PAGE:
The story of a fishmonger in Naples, so taken with the possibility of being on a reality show (Big Brother) that he brings his life to ruin, Reality is about how easy it is for a human being to become consumed by artificial dreams to the point of mental illness.
This is director Matteo Garrone's own take on his movie as well. Speaking with a small group of journalists, he explained that his new movie, Reality, has no political meaning, and certainly nothing to do with Berlusconi, as many opined.
"No, it is not a critique of capitalistic changes in Italy," Garrone stated, clearly chagrinned about public misinterpretation. "Pasolini already did that back in 1979."
The film was also -- another wince -- not a homage to forefathers in Italian cinema, such as Fellini, who also featured deluded individuals on wild sets.
"Why does it have to be about anything else?" Garrone asked. "It is about this one man who goes berserk about wanting to be on Big Brother."
The movie is a pleasure to watch, as we participate in Luciano's intimate life in his Neapolitan home: the grandmother steadily breading eggplant in the kitchen while Luciano waxes passionately about his chances to be selected.
Contrary to other critics, who compared this film unfavorably to Garrone's earlier prize-winning hard-hitting Gomorrah, I enjoyed this movie precisely for its difference from its predecessor -- as a comic voyage into one individual's silly world. Wonderful scenes keep the film lively. One hilarious scene takes place poolside, with the family, when the phone rings and Luciano thinks it may be his lucky break. Another is a scene of Luciano throwing furniture out the window, in full delusion that the homeless below are secretly Big Brother agents.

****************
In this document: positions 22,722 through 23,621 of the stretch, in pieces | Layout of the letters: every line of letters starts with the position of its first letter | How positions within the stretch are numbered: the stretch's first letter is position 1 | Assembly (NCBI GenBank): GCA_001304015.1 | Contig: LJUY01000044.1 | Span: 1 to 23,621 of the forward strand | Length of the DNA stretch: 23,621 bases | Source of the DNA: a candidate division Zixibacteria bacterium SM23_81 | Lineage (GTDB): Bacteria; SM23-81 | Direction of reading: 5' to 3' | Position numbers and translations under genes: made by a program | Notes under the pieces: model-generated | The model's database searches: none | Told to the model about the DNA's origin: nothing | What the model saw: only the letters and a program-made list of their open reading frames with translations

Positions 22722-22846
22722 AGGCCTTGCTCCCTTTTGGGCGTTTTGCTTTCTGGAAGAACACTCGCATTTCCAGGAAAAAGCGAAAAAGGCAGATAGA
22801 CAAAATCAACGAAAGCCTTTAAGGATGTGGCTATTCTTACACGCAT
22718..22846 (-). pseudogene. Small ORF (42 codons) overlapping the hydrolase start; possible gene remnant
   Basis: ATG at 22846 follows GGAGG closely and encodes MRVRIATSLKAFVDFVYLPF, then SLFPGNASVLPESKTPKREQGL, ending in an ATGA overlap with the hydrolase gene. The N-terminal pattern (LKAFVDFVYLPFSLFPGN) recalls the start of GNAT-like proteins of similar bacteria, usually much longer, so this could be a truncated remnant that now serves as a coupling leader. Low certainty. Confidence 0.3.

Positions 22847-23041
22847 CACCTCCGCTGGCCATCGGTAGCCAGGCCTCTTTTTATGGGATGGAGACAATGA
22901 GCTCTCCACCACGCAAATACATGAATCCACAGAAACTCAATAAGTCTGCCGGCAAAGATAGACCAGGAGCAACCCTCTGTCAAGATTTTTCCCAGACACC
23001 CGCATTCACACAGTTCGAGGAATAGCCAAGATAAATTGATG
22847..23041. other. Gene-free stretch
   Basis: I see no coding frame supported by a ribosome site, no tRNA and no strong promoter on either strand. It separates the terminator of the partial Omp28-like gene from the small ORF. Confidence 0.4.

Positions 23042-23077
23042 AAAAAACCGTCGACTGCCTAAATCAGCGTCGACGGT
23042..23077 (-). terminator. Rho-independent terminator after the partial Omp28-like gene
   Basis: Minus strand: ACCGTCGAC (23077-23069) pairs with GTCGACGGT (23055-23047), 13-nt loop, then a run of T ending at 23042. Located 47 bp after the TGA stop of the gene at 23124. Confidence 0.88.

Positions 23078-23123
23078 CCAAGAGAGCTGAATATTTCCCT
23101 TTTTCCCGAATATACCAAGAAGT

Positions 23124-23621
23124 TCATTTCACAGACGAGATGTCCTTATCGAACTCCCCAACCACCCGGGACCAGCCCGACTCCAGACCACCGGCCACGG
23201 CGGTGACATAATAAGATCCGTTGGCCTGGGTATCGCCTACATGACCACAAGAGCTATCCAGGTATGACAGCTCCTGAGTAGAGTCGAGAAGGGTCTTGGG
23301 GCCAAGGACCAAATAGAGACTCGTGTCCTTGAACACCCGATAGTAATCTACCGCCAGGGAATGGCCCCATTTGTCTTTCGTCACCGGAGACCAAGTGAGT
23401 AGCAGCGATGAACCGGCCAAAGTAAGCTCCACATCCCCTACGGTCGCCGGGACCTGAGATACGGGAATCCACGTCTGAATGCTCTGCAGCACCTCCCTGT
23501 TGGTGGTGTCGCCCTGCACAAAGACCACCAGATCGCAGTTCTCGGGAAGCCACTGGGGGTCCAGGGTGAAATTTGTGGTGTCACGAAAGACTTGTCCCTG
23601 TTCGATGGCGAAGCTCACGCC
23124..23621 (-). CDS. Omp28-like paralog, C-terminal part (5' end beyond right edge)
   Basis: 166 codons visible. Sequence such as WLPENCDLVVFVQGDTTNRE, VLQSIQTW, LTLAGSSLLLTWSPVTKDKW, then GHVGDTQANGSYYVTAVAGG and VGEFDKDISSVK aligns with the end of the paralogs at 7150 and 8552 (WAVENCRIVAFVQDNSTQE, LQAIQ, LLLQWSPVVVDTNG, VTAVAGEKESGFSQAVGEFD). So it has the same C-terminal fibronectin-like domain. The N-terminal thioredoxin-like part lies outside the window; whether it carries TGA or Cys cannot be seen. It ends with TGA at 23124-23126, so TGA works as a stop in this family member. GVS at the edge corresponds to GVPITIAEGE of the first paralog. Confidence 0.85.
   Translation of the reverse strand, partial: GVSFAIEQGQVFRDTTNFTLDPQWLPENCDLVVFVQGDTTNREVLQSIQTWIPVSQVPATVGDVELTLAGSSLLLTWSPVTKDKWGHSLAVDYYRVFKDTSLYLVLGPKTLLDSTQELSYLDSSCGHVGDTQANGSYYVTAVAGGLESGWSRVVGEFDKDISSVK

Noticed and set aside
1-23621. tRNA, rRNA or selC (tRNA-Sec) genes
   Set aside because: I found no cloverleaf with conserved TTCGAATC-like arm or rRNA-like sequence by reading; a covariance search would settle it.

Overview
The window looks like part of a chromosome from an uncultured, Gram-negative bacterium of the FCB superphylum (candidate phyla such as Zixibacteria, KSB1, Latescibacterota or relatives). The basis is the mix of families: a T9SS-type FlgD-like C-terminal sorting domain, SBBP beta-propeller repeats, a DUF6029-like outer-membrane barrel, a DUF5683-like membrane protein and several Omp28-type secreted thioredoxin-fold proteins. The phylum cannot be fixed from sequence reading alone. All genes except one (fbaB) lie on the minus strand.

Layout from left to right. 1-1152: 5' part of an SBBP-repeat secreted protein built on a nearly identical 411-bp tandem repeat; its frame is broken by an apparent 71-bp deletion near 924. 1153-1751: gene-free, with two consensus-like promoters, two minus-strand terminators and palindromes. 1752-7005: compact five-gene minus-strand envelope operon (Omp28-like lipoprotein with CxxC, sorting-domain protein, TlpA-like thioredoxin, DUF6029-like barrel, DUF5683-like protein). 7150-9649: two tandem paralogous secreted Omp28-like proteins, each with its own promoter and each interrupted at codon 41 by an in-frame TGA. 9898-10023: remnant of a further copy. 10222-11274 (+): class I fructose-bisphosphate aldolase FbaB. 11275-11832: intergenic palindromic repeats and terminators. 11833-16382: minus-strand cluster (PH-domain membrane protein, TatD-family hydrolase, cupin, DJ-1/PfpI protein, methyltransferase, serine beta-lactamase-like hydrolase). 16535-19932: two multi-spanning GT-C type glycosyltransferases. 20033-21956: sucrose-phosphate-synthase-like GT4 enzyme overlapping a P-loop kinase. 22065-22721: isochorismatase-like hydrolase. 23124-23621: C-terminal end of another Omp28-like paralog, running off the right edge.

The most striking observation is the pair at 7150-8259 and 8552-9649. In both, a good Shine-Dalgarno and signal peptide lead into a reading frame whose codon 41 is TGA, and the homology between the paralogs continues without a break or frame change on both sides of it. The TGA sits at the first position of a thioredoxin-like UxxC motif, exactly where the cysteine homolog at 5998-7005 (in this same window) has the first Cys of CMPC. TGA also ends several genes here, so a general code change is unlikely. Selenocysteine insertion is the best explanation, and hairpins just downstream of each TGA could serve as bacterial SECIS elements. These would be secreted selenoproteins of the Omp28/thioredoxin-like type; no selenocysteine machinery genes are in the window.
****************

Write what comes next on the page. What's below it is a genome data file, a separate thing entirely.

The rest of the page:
The character is played with vitality by Aniello Arena, in "real" life a convicted Mafia killer who was allowed to leave prison during the day to make the film (a greater treat, I imagine, than to be on a reality show).
"I wanted to make a story that is lighter," Garrone commented. "And I saw this article about a true story, and wanted to focus my film on this one individual."
True to Garrone's intentions, the movie does make one reflect on how easy it is to become deluded, whether for a reality show or a love affair, or for any imagined calling.
Yet it also falls short. It fails to go that extra mile to offer a particularly new perspective on the mental life of the crazed individual. The premise is so intriguing, we want more than just an inexorable run to madness.
But a run to madness in Italy is always charming, and a good way to spend the afternoon.
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